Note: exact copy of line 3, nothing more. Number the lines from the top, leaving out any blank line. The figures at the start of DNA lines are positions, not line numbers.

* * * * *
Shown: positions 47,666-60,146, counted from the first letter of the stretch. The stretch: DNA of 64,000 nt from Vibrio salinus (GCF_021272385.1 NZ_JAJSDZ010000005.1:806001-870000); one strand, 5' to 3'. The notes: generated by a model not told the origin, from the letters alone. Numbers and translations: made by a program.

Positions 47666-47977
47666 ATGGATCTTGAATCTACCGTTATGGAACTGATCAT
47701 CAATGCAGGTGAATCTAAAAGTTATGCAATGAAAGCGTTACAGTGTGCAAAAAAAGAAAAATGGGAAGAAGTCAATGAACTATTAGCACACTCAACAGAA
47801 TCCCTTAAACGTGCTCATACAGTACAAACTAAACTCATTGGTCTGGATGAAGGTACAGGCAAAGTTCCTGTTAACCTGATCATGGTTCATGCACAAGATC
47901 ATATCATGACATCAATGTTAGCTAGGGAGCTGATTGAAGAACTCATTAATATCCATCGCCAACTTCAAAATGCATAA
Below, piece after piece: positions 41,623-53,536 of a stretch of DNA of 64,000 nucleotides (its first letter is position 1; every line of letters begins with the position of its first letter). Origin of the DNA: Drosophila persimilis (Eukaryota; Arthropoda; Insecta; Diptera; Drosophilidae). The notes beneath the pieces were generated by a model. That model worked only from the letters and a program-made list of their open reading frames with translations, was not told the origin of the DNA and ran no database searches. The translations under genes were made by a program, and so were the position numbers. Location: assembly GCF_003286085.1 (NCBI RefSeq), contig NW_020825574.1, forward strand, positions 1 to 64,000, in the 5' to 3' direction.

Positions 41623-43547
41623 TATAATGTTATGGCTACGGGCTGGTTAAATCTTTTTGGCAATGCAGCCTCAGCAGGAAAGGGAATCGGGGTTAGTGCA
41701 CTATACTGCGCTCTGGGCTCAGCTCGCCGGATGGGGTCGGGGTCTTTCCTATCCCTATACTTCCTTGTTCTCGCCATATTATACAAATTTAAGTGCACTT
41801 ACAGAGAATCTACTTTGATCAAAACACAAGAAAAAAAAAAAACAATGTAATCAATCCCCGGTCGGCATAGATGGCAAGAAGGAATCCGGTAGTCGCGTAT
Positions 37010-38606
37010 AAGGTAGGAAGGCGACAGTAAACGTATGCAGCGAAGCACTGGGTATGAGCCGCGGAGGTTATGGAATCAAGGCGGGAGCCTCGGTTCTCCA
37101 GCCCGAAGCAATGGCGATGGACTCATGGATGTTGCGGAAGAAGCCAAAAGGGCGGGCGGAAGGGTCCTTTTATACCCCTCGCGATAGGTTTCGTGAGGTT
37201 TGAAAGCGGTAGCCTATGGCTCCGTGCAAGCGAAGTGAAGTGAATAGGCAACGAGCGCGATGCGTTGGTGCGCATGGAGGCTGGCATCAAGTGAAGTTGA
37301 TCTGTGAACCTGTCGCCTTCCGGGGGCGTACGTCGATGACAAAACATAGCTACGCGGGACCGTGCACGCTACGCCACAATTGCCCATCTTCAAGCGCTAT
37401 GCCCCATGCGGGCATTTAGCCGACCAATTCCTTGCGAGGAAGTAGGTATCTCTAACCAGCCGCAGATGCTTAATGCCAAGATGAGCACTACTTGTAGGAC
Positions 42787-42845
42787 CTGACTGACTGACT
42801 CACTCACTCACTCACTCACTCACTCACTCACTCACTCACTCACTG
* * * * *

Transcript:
47666 ATGGATCTTGAATCTACCGTTATGGAACTGATCAT